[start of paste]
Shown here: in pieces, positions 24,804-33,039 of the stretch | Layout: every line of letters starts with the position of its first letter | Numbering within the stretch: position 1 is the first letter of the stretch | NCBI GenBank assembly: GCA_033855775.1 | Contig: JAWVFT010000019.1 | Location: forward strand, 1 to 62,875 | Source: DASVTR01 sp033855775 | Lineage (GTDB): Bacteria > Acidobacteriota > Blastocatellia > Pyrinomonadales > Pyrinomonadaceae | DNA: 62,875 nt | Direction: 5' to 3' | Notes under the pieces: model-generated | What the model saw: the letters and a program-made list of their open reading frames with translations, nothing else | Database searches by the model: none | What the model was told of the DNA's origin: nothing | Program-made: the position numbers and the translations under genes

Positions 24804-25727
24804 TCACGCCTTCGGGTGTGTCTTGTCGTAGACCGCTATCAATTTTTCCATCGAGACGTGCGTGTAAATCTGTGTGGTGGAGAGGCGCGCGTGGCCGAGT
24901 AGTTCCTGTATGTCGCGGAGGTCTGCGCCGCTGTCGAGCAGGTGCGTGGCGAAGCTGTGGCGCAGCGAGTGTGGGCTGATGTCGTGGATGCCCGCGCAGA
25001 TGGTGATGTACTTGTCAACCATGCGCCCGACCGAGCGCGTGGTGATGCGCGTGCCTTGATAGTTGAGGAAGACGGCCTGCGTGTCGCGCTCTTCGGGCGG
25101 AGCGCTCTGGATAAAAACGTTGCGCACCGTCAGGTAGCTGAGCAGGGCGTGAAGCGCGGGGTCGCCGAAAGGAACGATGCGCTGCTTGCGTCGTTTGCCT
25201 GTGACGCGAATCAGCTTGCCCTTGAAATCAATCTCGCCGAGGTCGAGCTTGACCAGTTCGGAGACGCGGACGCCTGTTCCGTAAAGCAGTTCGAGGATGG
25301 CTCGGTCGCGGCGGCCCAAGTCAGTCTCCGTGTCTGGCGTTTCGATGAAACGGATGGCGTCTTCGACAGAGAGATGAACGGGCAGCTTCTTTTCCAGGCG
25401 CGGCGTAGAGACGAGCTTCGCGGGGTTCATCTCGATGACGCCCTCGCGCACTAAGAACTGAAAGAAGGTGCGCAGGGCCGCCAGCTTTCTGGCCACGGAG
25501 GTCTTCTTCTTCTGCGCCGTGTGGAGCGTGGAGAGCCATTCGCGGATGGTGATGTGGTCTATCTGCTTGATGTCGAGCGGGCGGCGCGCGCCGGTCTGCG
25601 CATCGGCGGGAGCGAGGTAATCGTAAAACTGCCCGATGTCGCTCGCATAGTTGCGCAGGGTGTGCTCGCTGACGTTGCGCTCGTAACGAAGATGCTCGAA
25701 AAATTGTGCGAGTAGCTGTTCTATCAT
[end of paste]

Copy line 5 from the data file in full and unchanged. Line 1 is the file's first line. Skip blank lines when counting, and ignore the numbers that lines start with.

25001 TGGTGATGTACTTGTCAACCATGCGCCCGACCGAGCGCGTGGTGATGCGCGTGCCTTGATAGTTGAGGAAGACGGCCTGCGTGTCGCGCTCTTCGGGCGG